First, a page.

CapStage’s Production of Jordan Harrison’s “Maple and Vine”: notes and comments

For me theater is at it’s best when it most clearly reflects the social consciousness of our times.  Put another way, it’s the antidote for being brainwashed.  And by “brainwashed” I don’t mean “Manchurian Candidate” or water-boarding or torture generally.  I mean social conditioning — all those assumptions, articulated or un-articulated, that govern our behavior.  The formalities we observe when we talk, walk, acquire the trappings of fashion, the rules that govern how we react to each other.

Watching Capstage’s production of Jordan Harrison’s “Maple and Vine” is like seeing a mashup of “Ozzie and Harriet” and “The Matrix” with a little bit of “The Handmaid’s Tale” to round it out.  The work has a comedy to it, but a very distinctly dark and sinister side as well. It’s hard to escape the fatalism of the play; but it is delivered with enough humor to soften it up a bit.  An opportunity for a little bit of brain drying.

Wayne Lee and Stephanie Gularte deliver a well-timed series of viewpoints into the lives of a married couple (Katha and Ryu) that are slogging through life — “just trying to get through the day” as one of them says. The play reveals them to be overworked, frustrated by information overload, and suffering from that most common of existential dilemmas: leading lives of un-quiet desperation.

They meet  Ellen and Dean (Shannon Mahoney and Jason Heil), a formidable team of proselytizers for the “Society of Dynamic Obsolescence.”  They are selling membership into a retro-culture cult — which stops time at 1955.  Nothing beyond that is allowed. The promise is nostalgic happiness. Ellen and Dean are pleasantly smarmy cartoon like characters whose happiness might require inoculation if the exposure goes on long enough. Katha and Ryu decide the kool-aide is worth a sip.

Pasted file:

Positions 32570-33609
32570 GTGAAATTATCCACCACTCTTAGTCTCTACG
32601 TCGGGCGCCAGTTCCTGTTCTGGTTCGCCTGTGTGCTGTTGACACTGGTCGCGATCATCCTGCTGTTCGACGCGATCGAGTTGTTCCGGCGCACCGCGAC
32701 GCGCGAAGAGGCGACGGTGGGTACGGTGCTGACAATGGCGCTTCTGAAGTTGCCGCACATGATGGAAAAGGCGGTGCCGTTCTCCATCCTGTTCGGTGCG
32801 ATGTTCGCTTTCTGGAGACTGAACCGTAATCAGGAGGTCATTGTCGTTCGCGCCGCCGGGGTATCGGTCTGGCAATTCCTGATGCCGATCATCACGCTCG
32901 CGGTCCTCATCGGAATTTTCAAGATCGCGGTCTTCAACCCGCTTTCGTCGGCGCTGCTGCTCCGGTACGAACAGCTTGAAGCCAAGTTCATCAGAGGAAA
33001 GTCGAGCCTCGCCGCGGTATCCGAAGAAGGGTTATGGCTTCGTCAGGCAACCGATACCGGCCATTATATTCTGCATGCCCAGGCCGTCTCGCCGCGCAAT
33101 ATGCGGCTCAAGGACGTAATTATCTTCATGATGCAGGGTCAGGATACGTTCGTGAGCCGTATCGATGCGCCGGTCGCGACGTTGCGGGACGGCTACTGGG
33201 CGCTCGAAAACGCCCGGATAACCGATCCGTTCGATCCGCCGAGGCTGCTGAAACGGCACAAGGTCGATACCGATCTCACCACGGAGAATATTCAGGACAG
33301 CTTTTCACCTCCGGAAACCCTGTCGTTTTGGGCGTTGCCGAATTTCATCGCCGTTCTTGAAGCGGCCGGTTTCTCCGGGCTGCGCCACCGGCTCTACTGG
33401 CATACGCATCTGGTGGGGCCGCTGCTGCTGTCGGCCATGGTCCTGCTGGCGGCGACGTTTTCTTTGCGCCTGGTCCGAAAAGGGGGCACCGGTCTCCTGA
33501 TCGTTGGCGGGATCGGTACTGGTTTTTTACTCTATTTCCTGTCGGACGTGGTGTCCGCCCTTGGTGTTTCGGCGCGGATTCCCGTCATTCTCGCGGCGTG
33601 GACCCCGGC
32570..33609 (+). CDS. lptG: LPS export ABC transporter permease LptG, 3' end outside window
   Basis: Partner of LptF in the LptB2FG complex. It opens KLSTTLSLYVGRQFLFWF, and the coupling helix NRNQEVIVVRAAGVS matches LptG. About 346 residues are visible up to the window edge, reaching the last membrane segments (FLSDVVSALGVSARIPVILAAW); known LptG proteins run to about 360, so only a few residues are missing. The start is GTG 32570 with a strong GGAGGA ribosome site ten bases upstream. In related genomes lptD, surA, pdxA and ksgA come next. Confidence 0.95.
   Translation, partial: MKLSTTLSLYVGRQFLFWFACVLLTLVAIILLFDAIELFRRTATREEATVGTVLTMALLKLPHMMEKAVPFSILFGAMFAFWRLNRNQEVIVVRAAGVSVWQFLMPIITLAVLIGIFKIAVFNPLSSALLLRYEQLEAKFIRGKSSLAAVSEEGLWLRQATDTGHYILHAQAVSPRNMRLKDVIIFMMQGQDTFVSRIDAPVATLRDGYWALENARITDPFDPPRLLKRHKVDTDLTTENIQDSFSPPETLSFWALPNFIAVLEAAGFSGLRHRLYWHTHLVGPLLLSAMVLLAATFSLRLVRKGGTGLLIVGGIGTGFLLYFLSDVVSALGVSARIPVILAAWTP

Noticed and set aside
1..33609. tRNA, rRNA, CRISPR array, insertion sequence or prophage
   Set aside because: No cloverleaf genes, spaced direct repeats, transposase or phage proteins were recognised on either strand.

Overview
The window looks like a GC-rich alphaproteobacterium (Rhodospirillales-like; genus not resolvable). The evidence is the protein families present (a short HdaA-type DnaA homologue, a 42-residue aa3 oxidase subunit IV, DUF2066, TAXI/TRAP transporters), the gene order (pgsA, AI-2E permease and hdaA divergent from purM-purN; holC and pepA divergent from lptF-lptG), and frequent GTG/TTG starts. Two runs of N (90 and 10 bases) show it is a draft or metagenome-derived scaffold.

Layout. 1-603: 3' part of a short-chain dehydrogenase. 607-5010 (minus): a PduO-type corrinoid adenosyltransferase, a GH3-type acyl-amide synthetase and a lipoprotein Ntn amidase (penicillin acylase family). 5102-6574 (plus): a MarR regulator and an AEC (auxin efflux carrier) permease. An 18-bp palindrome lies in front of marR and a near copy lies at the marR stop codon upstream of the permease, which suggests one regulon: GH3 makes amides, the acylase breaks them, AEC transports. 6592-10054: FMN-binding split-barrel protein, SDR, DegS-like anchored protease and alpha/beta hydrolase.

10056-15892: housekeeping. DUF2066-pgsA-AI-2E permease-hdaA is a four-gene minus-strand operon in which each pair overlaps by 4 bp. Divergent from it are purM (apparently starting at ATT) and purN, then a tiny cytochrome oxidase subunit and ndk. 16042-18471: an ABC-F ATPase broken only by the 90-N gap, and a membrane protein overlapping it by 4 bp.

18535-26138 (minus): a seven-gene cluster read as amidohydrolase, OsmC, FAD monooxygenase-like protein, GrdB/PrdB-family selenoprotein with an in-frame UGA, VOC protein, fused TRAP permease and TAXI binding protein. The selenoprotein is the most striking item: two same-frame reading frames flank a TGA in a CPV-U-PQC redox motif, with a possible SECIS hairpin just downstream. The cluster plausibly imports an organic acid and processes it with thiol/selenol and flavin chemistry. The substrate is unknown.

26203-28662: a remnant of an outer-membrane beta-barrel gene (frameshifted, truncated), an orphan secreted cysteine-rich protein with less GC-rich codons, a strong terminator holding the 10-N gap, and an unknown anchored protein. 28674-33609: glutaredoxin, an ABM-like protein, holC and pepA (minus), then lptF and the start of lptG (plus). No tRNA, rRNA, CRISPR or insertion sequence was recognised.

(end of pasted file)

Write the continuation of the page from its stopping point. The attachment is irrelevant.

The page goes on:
Everyone has to acquire multiple identities during the play — it’s the nature of the script as well as the required social facade of 1955.  Ryan Synder provides a wonderful counterpoint to Jason Heil’s social salesman.  Synder’s shift between racist bully and vulnerable lover is well done.   Heil goes from self-professed angel of happiness to tortured soul — several times.  Wayne Lee switches between  2014 every-man and a racial stereotype (an odd idea these days, isn’t it? or is it?)  Stephanie Gularte gives up the “I have it all” attitude to become a June Cleaver wannabe.  Shannon Mahoney reveals an elegantly sorrowful character with moments of depth and heartbreak.

The play is at it’s best when the characters shed their thick identities and reveal themselves to be in the present — suffering, afraid, and full of desire.  All the actors have their moments of intensity and they deliver well against the emotional dynamics of the script.  I was particularly taken by a moment near the end when Shannon Mahoney is required to drop the cheerleader-Betty-Crocker facade and crash head-first into a wall of pain and shame.  A full-stop no-way-round kind of moment.

What I took away from the play wasn’t perhaps what was intended — it’s easy enough for all of us to agree that 1955 came with a set of unacceptably rigid, and arbitrarily harmful social constructs — but what about today’s social constructs?  How is 2014 so different from 1955?

Did the author beg the question? Or was that the point after all?




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